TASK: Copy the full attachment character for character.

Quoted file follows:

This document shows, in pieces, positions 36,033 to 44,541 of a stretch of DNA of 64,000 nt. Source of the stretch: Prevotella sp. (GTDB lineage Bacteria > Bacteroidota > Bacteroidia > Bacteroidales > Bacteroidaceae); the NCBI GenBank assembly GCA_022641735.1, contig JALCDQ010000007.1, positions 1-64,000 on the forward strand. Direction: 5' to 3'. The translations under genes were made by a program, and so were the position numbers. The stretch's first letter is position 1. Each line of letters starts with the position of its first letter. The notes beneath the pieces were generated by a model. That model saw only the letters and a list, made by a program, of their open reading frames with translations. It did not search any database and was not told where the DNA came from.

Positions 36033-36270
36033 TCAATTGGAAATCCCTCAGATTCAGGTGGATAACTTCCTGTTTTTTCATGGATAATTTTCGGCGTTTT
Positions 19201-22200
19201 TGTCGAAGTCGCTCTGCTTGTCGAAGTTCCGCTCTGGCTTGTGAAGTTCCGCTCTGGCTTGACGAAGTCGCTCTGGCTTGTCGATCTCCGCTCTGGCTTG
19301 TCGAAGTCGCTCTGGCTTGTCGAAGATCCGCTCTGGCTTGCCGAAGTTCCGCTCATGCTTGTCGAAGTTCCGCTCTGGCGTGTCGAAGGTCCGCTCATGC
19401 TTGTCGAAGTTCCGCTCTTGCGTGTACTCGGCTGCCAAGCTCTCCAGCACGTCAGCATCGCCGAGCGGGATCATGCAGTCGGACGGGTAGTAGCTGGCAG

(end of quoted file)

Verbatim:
This document shows, in pieces, positions 36,033 to 44,541 of a stretch of DNA of 64,000 nt. Source of the stretch: Prevotella sp. (GTDB lineage Bacteria > Bacteroidota > Bacteroidia > Bacteroidales > Bacteroidaceae); the NCBI GenBank assembly GCA_022641735.1, contig JALCDQ010000007.1, positions 1-64,000 on the forward strand. Direction: 5' to 3'. The translations under genes were made by a program, and so were the position numbers. The stretch's first letter is position 1. Each line of letters starts with the position of its first letter. The notes beneath the pieces were generated by a model. That model saw only the letters and a list, made by a program, of their open reading frames with translations. It did not search any database and was not told where the DNA came from.

Positions 36033-36270
36033 TCAATTGGAAATCCCTCAGATTCAGGTGGATAACTTCCTGTTTTTTCATGGATAATTTTCGGCGTTTT
Positions 19201-22200
19201 TGTCGAAGTCGCTCTGCTTGTCGAAGTTCCGCTCTGGCTTGTGAAGTTCCGCTCTGGCTTGACGAAGTCGCTCTGGCTTGTCGATCTCCGCTCTGGCTTG
19301 TCGAAGTCGCTCTGGCTTGTCGAAGATCCGCTCTGGCTTGCCGAAGTTCCGCTCATGCTTGTCGAAGTTCCGCTCTGGCGTGTCGAAGGTCCGCTCATGC
19401 TTGTCGAAGTTCCGCTCTTGCGTGTACTCGGCTGCCAAGCTCTCCAGCACGTCAGCATCGCCGAGCGGGATCATGCAGTCGGACGGGTAGTAGCTGGCAG